Some thoughts about Prophetic Ministry

Consider Jeremiah 1:5: “I appointed you as a prophet to the nations.”

Now consider Ezekiel 2:3: “Son of man, I am sending you to the Israelites.”

Jeremiah was called to the nations; Ezekiel was called to the people of God. It seems that those who are called to prophetic ministry, are called TO a people, to a community.

There are a few, but there aren’t very many Jeremiahs in our day and age, people that are called to speak for God to many nations. Frankly, I’ve run into more people who think they’re called to the nations than those who are walking out that calling. Darned few prophets start with national or international ministry; they start with neighborhoods, families, home groups.

Most prophetic folks are called to a community, a region, perhaps a congregation. My own calling (if you didn’t figure it out from the name) is to the Pacific Northwest region, and within that, to the people of God, to Christians in that region, and I can be more specific than that.

I know of a man who is a prophet to children: once they’ve hit their 14th birthday, he’s got nothing for them. I know someone who is primarily a prophet to one man, a young apostle, just getting his feet wet in apostolic ministry. I know another who prophesies over the homes in his neighborhood, in the dark while everybody’s asleep. I know an awful lot of prophetic people called to one home church, one congregation, one community of homeless people.

(This isn’t exclusive to prophets. Apostles are called TO a people as well; see Galatians 2:8.)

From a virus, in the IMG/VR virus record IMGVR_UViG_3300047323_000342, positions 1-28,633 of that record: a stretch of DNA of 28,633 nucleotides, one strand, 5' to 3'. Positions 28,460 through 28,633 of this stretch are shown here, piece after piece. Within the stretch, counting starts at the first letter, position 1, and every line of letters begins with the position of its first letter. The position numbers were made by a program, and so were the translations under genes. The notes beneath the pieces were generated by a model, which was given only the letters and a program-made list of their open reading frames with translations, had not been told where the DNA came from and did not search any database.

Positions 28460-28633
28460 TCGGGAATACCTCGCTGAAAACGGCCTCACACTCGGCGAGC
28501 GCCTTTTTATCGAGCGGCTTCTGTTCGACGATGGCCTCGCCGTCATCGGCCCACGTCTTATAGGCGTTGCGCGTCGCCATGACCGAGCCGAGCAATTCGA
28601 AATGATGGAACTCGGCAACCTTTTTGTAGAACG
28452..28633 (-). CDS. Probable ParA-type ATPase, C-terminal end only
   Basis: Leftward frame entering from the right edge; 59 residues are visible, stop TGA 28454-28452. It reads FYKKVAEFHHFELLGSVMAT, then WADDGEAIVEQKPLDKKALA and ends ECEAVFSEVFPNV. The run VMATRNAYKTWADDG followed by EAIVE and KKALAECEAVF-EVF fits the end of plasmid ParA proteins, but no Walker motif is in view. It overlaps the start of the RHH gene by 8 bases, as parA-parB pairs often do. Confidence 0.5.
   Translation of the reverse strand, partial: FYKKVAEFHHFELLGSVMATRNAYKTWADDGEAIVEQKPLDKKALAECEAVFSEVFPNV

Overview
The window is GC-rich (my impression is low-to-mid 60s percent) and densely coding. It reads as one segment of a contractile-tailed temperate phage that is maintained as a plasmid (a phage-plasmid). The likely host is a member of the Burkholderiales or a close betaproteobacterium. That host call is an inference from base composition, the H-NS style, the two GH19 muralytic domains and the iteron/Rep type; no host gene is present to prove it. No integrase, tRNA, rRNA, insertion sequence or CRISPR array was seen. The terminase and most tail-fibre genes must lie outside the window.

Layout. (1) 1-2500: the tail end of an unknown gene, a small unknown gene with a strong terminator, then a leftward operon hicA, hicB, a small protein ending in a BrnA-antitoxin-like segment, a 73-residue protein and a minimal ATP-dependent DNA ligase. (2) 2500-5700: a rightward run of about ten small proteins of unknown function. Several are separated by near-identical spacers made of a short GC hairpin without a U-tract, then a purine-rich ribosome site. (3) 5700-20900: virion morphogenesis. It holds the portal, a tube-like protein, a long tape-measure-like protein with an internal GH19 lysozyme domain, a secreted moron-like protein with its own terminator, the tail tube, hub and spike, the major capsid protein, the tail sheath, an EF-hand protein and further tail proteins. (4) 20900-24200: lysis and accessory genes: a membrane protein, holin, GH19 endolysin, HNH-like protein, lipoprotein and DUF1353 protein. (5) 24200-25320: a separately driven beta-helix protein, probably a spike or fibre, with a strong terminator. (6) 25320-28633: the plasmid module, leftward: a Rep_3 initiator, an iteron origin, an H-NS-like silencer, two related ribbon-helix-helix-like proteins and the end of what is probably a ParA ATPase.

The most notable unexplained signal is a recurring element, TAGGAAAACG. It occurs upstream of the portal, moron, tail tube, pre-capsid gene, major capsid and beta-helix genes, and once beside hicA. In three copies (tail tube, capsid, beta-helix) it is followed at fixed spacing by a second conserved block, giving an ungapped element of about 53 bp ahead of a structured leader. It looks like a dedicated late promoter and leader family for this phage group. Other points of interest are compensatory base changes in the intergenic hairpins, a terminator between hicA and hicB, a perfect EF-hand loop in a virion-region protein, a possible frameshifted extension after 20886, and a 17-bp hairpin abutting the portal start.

In my opinion, this is one of the main reasons that so many prophets are not welcome in the place they’re speaking: they’re speaking in a place that they’re not called to.

Prophetic folks can also be rejected for carrying a message different than the one for which they’re called and gifted to carry. New Testament prophets are to be primarily characterized by two verses: Ephesians 4:12 and 1 Corinthians 14:3:

·         Prophets are an equipping ministry. Note that not everyone called to prophetic ministry is called as a prophet, and therefore not called to an equipping ministry. (Hint: if your ministry is not about equipping saints, then you’re not functioning as a prophet.)

·         People who prophesy under the New Covenant are to be characterized by speaking things that strengthen folks, encourage folks, and comfort folks. There are some exceptions, but not as many as we think. (Hint: if your ministry is more about exposing sin or doctrinal fault than encouragement, then you’re ministering either out of the wrong covenant, or from the wrong spirit.)

There is a reason that our message is called “the gospel of the Kingdom”:

1)      “Gospel” means “good news.” If our news isn’t good, then our message is not, by definition, the gospel. Don’t argue with me; talk to the dictionary and see if you can persuade it.

2)      “Of the Kingdom” of course means that our message is about the Kingdom of God. If our “good news” is about salvation, then that’s a good thing, but that’s a thing that men made up, which they call “the gospel of salvation,” a completely unscriptural term. If our good news is about membership in an organization or about a moral code, those are also good things, but they are not the gospel of the Kingdom. Jesus’ message (Matthew 4:17) was about the Kingdom (and how people need to change their thinking in order to partake). Ours probably should be, too.

If we’re called to speak for the King, then we need to speak for the king, not for someone else, and we need to speak to the one the King sends us to, not to whoever will listen.

That is, if we want to be effective, when we speak for our King.

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